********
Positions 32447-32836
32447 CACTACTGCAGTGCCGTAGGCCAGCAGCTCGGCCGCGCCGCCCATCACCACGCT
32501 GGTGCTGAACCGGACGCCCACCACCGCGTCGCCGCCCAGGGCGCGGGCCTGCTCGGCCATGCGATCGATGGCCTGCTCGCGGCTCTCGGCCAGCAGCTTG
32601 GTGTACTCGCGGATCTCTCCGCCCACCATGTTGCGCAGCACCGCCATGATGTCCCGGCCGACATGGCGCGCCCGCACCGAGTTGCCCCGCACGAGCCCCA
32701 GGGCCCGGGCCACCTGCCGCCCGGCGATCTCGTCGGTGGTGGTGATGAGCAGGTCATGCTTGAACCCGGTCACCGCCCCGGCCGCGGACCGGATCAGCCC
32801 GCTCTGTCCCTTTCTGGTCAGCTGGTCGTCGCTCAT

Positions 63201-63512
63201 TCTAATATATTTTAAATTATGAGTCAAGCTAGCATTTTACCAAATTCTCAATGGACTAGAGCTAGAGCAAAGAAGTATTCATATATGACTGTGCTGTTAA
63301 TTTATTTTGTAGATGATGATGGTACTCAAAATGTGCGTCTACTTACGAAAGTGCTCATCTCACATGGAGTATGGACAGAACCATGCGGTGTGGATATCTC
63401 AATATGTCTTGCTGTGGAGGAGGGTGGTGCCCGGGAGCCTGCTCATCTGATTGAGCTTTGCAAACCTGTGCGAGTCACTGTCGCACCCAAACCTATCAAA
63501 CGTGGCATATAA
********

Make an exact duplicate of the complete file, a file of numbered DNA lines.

Positions 32447-32836
32447 CACTACTGCAGTGCCGTAGGCCAGCAGCTCGGCCGCGCCGCCCATCACCACGCT
32501 GGTGCTGAACCGGACGCCCACCACCGCGTCGCCGCCCAGGGCGCGGGCCTGCTCGGCCATGCGATCGATGGCCTGCTCGCGGCTCTCGGCCAGCAGCTTG
32601 GTGTACTCGCGGATCTCTCCGCCCACCATGTTGCGCAGCACCGCCATGATGTCCCGGCCGACATGGCGCGCCCGCACCGAGTTGCCCCGCACGAGCCCCA
32701 GGGCCCGGGCCACCTGCCGCCCGGCGATCTCGTCGGTGGTGGTGATGAGCAGGTCATGCTTGAACCCGGTCACCGCCCCGGCCGCGGACCGGATCAGCCC
32801 GCTCTGTCCCTTTCTGGTCAGCTGGTCGTCGCTCAT

Positions 63201-63512
63201 TCTAATATATTTTAAATTATGAGTCAAGCTAGCATTTTACCAAATTCTCAATGGACTAGAGCTAGAGCAAAGAAGTATTCATATATGACTGTGCTGTTAA
63301 TTTATTTTGTAGATGATGATGGTACTCAAAATGTGCGTCTACTTACGAAAGTGCTCATCTCACATGGAGTATGGACAGAACCATGCGGTGTGGATATCTC
63401 AATATGTCTTGCTGTGGAGGAGGGTGGTGCCCGGGAGCCTGCTCATCTGATTGAGCTTTGCAAACCTGTGCGAGTCACTGTCGCACCCAAACCTATCAAA
63501 CGTGGCATATAA